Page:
The results from Google included election coverage from some of the most respected news sources, including Washington Post, Reuters, and Wall Street Journal. Furthermore, high-quality blogs (Huffington Post) and a link to their Google News results were also on the first page. Even as I scroll down the list of results past the first page, they remain high-quality. The depreciation of quality is much faster on Reddit. Google has billions of pages it pulls results from, while Reddit only has their limited stock of submitted content.

Other features from the Google search include “searches related to election 2012”, and the staple of different search tools (time, location, etc.).


As we’ve seen, Reddit should not be used to find hard data or information. While there is a bounty of reliable information about a wide variety of topics, most of it is referenced to information that could be found in a Google search. Reddit is useful because this information is put out into the community, where redditors discuss, make jokes, and further explore the topic in the comment section. There can be extreme bias due to users submitting content anonymously. As history of the Internet has shown, users can hide behind their computers to troll, abuse, and ruin the experience for others. Unfortunately, this is true for Reddit, albeit less than some other similar websites (http://bit.ly/RZNjnf)

Reddit is best for exploring at your leisure. As it has been illustrated before, Google requires you to submit a query to receive back information. Alternatively, there is instant entertainment with Reddit’s front page. You can broadly search for topics, but if there is something more specific than a subreddit, Google is your best bet.

An example of this is searching for pictures of Obama. If you searched for it in Google, you get standard Presidential photos (at a podium, posed). When searching for “obama” in the pics subreddit, there are various pictures with Obama in the title of the post, as seen below.

It really depends on what you want from results. All of the pictures involve Obama, but the Google results will have the standard pictures you expect from that search. Some will want to see funny pictures with Obama, in which case Reddit is more effective.

Also, Reddit is much better if visitors are looking for discussion or short opinions on certain issues, like politics, news, or pop culture. There are subreddits that act as self-help forums. AskReddit, AskScience, ELI5 (Explain Like I’m 5), among hundreds others are examples of this. You could Google search certain questions, but the answers may come from unreliable sources (Yahoo! Answers) or hard to find in a specific forum website.

Reddit shouldn’t be used to replace a Google search about definite information. Rather, when feeling exploratory about a certain broad topic or bored online, Reddit is one of the best options on the Internet. Millions of users never use the search function or delve into the subreddits beyond maybe clicking through to r/funny or r/pics. Instead of searching for “funny pictures” or “cute pictures”, there are great subreddits that have high-quality, organized results in a clean interface. Or instead of looking for obscure or difficult questions, ask AskReddit or AskScience for their input. It’s not instant, but it will most likely yield higher quality answers than a Google search after soaking in the Reddit community for a while.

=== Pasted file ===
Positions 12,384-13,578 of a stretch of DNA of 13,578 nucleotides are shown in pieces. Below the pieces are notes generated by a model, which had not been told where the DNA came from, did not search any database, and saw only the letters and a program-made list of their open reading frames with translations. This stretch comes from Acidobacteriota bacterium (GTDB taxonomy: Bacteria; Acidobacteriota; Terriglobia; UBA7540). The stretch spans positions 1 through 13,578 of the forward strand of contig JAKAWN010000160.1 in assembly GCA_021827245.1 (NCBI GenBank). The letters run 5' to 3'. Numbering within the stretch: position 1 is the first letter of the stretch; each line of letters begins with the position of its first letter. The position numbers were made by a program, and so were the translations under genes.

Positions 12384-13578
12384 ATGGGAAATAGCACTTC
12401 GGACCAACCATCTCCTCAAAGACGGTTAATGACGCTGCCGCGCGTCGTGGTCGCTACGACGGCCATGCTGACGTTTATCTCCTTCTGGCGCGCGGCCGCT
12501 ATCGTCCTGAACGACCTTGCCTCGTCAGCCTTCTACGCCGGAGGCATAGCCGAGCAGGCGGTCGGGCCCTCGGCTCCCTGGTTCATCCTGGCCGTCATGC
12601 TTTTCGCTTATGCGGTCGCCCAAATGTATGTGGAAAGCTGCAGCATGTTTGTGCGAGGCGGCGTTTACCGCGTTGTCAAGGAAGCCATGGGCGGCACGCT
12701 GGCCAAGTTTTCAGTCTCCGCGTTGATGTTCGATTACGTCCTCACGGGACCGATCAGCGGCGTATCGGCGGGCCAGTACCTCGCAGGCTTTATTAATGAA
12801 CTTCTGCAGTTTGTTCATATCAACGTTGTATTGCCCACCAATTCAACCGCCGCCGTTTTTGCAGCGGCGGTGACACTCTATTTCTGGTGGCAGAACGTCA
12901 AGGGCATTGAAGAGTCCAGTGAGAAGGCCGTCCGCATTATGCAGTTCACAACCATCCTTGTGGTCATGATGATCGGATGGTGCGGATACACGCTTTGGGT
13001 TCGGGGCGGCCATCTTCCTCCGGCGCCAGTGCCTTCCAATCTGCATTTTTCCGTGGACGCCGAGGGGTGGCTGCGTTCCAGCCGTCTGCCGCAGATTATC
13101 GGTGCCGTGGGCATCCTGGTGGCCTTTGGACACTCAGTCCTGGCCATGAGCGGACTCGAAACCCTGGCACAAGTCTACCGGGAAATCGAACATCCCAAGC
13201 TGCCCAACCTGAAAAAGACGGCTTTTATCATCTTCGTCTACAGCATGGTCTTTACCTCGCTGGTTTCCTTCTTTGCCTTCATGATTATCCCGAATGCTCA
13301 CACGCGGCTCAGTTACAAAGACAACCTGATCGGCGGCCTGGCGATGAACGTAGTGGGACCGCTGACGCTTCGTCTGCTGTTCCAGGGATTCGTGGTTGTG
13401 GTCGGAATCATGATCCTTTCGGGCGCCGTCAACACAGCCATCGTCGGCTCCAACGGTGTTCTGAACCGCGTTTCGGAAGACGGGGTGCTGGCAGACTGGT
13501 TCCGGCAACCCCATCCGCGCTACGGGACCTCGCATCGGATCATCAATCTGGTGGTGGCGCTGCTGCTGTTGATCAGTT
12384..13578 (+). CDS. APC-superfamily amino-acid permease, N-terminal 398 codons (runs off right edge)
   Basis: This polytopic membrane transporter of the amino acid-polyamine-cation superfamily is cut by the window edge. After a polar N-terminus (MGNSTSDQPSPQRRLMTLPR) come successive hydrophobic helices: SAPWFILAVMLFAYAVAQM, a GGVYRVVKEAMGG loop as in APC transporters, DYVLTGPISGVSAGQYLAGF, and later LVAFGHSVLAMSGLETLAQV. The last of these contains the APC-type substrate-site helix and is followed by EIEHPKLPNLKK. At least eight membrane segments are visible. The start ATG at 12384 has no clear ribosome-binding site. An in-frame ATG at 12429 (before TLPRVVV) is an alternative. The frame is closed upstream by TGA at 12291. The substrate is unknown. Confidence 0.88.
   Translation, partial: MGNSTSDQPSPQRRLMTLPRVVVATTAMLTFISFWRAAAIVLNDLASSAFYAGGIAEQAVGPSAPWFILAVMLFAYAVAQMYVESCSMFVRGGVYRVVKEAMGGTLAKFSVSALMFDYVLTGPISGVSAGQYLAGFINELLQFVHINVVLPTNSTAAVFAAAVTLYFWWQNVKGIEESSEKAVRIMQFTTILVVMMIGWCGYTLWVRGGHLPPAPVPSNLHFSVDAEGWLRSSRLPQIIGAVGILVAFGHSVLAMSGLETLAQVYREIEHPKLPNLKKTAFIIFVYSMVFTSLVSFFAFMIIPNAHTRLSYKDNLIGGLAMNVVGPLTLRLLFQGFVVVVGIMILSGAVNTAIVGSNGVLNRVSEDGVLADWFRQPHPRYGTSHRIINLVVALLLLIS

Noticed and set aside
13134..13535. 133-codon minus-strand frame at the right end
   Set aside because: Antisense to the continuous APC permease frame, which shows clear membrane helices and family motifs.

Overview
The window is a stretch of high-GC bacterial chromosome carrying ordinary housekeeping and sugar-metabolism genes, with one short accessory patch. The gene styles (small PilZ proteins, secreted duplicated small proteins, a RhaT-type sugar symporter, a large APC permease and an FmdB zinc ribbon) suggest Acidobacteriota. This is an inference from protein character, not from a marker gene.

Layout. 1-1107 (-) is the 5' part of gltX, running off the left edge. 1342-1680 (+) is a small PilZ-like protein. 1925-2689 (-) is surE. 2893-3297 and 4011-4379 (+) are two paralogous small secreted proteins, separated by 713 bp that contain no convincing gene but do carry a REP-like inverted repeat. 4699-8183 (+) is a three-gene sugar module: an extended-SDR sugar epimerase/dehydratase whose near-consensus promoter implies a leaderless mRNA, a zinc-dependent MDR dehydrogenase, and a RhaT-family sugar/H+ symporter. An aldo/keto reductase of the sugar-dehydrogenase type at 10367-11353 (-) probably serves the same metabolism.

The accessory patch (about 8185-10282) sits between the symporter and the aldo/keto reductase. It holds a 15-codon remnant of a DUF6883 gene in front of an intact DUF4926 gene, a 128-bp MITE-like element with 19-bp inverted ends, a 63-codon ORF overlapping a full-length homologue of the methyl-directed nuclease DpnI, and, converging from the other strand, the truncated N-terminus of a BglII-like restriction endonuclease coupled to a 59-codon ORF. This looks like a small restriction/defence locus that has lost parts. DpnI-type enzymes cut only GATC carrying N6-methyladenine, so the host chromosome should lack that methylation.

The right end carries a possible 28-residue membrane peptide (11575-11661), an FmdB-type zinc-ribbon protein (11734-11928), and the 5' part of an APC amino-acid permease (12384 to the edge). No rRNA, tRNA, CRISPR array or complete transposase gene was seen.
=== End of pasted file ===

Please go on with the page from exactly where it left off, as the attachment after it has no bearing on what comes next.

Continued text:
Reddit has become one of the most prolific online time-drainers in the past couple of years. With President Obama’s AmA, Reddit achieved some publicity and attracted more visitors. The site hasn’t gone without controversy though. Many people have criticized Reddit for its less-than-moral content, and while it usually stands by its freedom of speech, they have taken down some illegal subreddits. Reddit’s content reach is nearly as expansive as the Internet; its community is extremely distinct and is what sets Reddit as a social search engine apart from all other search engines.

TL;DR (Too Long;Didn’t Read) Reddit is extremely useful when casually browsing the Internet, searching for sentiments about certain topics, and being involved in an online community. The search features, however, do not make it comparable to a Google search when looking for information or data.

Works Cited

Reddit. http://www.reddit.com – The basis of this book chapter. A very popular social search website.

Google. http://www.google.com – The basis of comparison against Reddit. The most popular search engine in the world.

A Guide to Reddit Etiquette and How to Get More Votes on Reddit. http://hunchmag.com/a-guide-to-reddit-etiquette-and-how-to-get-more-votes-on-reddit/ – Information about how to operate on Reddit. This information is also available on the website.

Reddit Picture. Image. http://blog.linkibol.com/resource/reddit.PNG – This was the image I used throughout the chapter.

How I Did It. http://www.inc.com/magazine/201206/christine-lagorio/alexis-ohanian-reddit-how-i-did-it.html – An interview with the founder of Reddit and how it came to be.

The History of Reddit. http://www.stikkymedia.com/blog/history-reddit – This page was used to find the history of Reddit and how it came to be.